STB 8 | Relationships In Film

Relationships, Appearances, And The Good Ole Boy Network In The Film Business With Megan Gutman

Relationships are vital for growth, be that personally or business-wise. This episode’s guest, Megan Gutman, knows this to be true. An LA-based producer and owner of the production company, Mega G Productions, Megan knows too well how her industry is curated and rooted in relationships—anchoring very much on who you know. Sitting down to be interviewed by Michelle McGlade, Megan expands our knowledge on relationship-building, sharing her techniques on building a connection quickly in a very authentic way. Coming from an industry where looks, for the most part, matter, she then talks about women’s appearance in the workplace as well as the good ole boy network in business. Join in on Megan and Michelle’s courageous conversations and find out how they handle their lives day in and day out.

Relationships, Appearances, And The Good Ole Boy Network In The Film Business With Megan Gutman

Ms. Megan Gutman is in the house. I was on the edge of my seat to meet Megan and to get under the hood and learn more about what she’s up to. She’s a non-traditional woman in leadership because she comes from outside the corporate channels that I’ve been following for the show. Megan Gutman is an LA-based producer who has had the pleasure of working all over the world. She’s been producing for many years. Totally self-made, does everything from commercials, digital content, documentaries, live events and music videos. She’s done narrative film, photography and television. There’s going to be no name dropping in the show that I can recall, but she works with award-winning actors, chart-topping artists, and world-class brands. That is no joke. Go to her website and check it out.

She has owned her own production company called Mega G Productions since 2008 and still produces freelance on the side. Throughout her career, she has sold a reality TV show to TLC and Grammy-nominated for a music video. She revamped a TV series for FX that’s still active and in its sixth season and a documentary she worked on got into the Sundance Film Festival. Her future outlook is to continue to build her brand and produce a feature film that she has written on her own. I pushed her on that a little bit at the end of the interview.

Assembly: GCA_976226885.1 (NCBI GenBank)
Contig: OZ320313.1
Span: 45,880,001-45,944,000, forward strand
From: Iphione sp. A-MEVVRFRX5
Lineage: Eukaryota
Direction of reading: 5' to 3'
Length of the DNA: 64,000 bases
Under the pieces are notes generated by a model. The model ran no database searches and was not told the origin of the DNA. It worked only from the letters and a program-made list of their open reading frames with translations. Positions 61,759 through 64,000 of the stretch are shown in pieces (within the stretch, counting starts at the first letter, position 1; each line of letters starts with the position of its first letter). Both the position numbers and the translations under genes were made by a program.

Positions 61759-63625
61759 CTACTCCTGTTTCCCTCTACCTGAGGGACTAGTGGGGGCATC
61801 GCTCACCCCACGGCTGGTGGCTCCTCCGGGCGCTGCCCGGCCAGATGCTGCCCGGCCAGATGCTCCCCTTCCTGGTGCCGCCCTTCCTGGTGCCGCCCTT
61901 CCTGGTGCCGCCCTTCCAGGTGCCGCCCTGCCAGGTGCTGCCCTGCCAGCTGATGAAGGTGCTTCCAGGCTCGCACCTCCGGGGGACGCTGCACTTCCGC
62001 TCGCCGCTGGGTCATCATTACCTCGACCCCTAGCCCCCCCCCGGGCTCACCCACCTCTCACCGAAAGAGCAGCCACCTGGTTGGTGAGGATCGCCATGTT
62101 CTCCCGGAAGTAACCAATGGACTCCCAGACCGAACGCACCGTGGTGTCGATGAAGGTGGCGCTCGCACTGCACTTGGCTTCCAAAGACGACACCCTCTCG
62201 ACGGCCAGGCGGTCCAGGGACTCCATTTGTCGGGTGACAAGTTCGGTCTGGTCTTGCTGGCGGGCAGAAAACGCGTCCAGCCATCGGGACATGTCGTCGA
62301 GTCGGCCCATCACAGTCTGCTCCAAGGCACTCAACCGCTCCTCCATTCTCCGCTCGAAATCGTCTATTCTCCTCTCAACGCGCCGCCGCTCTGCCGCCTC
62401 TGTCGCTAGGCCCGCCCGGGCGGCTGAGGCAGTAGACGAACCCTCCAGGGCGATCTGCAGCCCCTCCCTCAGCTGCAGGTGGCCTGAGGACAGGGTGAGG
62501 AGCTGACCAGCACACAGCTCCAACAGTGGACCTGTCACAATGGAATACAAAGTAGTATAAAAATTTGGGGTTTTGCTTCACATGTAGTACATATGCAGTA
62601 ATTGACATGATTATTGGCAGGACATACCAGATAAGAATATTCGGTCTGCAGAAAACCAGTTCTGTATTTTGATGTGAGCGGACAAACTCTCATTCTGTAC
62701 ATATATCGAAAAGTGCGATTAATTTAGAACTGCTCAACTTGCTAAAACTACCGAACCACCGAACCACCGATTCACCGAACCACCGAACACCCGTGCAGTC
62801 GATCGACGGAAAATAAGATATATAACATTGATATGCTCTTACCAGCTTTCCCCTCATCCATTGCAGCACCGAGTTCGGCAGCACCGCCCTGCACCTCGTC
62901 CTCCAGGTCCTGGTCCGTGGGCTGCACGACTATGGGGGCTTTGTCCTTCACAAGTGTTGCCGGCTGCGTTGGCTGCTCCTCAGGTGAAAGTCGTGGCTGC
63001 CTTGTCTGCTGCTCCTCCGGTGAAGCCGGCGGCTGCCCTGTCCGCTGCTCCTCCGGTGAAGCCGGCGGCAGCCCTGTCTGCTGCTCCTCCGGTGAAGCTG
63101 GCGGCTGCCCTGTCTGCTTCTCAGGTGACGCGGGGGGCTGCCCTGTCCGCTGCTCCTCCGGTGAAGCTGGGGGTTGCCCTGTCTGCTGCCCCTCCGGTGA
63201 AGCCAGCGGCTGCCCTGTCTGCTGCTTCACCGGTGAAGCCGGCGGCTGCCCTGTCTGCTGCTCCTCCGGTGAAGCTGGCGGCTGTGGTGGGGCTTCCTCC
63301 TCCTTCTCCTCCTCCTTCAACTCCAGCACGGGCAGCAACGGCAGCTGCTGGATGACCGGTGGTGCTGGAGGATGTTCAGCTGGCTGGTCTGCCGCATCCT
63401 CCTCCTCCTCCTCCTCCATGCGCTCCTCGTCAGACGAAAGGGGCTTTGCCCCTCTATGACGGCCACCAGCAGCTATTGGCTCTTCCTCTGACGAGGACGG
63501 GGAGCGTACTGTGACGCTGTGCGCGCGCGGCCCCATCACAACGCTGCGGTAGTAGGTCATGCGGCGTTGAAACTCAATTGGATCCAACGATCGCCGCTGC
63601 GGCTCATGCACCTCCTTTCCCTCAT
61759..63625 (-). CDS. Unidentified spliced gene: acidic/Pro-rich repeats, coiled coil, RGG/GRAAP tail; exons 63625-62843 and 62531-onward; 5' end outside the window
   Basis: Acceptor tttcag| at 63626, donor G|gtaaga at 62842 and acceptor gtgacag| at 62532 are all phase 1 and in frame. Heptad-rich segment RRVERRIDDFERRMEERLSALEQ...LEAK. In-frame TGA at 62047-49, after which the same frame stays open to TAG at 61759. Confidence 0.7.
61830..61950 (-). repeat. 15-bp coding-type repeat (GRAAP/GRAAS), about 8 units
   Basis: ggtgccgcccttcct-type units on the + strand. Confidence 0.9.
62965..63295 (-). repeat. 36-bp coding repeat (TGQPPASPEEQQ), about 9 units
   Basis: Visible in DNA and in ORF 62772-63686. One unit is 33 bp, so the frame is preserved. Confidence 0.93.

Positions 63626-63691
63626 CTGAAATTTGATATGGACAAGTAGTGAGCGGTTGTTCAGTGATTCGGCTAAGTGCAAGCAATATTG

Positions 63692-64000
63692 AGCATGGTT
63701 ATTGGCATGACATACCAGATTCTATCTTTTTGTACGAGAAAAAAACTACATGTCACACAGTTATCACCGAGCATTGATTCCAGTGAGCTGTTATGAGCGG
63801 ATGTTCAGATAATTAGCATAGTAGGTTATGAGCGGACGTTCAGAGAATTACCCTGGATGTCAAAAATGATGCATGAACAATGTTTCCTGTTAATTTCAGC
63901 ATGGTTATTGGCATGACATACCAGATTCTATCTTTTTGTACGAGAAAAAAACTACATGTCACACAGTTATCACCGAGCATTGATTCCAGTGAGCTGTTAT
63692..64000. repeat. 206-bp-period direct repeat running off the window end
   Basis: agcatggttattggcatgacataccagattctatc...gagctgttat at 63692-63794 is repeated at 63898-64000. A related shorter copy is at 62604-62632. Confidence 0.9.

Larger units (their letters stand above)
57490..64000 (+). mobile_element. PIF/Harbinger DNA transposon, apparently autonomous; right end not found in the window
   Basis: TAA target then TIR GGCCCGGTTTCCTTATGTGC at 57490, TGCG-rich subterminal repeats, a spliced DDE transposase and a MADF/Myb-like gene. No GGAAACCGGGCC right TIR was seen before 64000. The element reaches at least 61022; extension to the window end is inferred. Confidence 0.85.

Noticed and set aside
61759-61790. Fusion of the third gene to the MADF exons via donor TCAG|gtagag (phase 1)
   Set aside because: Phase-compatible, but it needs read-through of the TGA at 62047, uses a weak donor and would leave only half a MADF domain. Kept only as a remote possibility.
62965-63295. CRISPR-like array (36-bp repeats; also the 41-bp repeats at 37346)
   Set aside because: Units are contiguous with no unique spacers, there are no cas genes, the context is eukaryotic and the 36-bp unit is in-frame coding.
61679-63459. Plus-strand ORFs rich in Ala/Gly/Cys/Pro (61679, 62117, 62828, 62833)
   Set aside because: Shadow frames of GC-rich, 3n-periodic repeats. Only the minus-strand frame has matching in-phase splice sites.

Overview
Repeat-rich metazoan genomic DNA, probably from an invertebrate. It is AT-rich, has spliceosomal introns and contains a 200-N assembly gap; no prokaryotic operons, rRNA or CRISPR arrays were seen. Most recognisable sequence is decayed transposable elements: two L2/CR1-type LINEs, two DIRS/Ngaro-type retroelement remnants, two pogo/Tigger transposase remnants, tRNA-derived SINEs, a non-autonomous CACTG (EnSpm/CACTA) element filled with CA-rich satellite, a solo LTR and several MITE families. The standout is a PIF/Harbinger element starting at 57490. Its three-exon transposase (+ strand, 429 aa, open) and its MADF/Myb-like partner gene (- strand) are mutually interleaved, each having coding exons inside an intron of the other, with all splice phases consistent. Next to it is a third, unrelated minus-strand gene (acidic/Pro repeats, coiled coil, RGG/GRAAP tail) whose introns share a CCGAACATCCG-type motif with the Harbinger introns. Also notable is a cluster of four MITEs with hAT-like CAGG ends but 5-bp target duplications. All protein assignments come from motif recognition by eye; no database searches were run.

I have ideas, thoughts, and seeds I want to plant for you because this was a little bit different in a good way. I found it refreshing to talk to Megan because of the industry she’s in and the way that that industry has been curated, which is rooted in relationships. I believe all business is rooted in relationships, but it’s a little bit more out in the open in the film industry that she’s working in. It’s very much who you know, family and friends, that thing. If you are somebody who struggles in this area. When she started, we were talking about this and this is what I want to draw your attention to. She talks about exactly how and why she does what she does when she meets somebody so that she can build a connection quickly with them in a very authentic way. If that’s not your natural ability, one, be rest assured that’s a skill set you can develop. Two, pay attention to how Megan explains what she does and why she does it.

I haven’t had this conversation with anyone else. The one thing I loved about this as Megan wore it on her sleeve, no big deal. Acknowledging that looks matter and why looks matter at work specifically for her. We dig into that a little bit. Being vulnerable about some of our own hang-ups for ourselves. I know you’ll be able to relate to that because all women do and it’s refreshing to be able to put it out there in the open. Because when we put it out there, it makes it less of a big deal. The last thing hadn’t come up in this way, but you’re going to find it very interesting to know Megan’s take on what we’ll call the boys club. The good old boys’ network that you think is happening or not happening. It depends on where you work. It’s a part of the environment that Megan lives day in and day out. Find out how she’s handling it and what she thinks. You will be surprised.